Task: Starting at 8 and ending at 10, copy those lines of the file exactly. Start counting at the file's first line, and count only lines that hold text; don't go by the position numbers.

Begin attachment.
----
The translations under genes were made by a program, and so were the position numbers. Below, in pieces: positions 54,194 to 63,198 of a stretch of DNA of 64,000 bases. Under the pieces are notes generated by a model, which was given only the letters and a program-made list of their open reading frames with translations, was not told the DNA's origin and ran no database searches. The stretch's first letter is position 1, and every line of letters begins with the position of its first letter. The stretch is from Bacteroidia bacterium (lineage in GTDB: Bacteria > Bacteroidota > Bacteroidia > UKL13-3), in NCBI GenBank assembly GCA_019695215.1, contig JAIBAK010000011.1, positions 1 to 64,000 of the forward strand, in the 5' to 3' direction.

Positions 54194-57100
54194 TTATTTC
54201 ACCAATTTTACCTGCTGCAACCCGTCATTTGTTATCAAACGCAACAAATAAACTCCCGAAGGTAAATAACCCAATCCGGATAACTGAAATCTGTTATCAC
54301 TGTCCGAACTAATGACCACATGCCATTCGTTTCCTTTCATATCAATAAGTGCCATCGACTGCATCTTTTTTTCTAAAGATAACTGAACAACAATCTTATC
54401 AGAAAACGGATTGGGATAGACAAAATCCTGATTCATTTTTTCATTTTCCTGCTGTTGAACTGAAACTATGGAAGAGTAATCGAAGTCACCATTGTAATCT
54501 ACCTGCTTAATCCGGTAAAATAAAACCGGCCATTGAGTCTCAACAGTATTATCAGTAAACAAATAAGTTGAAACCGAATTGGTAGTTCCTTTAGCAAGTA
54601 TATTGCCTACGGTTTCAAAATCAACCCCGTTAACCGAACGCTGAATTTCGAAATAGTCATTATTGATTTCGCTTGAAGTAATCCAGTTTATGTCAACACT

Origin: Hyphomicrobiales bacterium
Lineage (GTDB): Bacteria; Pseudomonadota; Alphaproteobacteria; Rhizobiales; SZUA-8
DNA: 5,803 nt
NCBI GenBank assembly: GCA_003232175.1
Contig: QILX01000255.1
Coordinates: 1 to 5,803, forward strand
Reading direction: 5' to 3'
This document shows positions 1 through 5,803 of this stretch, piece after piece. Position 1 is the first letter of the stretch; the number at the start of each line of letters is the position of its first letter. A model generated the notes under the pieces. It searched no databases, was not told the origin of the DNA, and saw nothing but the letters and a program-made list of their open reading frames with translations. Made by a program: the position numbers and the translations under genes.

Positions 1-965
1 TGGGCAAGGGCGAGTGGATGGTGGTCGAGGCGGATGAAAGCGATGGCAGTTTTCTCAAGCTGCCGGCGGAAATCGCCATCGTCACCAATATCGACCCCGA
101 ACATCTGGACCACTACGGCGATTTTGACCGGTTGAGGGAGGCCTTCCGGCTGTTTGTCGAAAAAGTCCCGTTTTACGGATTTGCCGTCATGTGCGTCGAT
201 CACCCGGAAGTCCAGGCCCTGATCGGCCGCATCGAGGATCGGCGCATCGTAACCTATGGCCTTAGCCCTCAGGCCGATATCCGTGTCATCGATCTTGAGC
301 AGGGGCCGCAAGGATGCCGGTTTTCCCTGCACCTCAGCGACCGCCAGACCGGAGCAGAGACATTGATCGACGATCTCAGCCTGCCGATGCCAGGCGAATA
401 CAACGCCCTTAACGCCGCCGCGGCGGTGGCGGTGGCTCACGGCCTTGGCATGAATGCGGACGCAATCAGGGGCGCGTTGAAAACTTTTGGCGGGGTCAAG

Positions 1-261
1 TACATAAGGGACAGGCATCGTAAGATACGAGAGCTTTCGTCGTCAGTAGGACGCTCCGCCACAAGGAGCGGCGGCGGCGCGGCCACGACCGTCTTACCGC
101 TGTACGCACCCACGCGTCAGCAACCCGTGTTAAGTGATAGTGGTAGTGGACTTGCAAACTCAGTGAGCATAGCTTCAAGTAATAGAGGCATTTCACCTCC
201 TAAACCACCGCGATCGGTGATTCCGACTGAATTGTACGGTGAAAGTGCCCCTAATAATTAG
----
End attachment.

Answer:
54601 TATTGCCTACGGTTTCAAAATCAACCCCGTTAACCGAACGCTGAATTTCGAAATAGTCATTATTGATTTCGCTTGAAGTAATCCAGTTTATGTCAACACT

Origin: Hyphomicrobiales bacterium
Lineage (GTDB): Bacteria; Pseudomonadota; Alphaproteobacteria; Rhizobiales; SZUA-8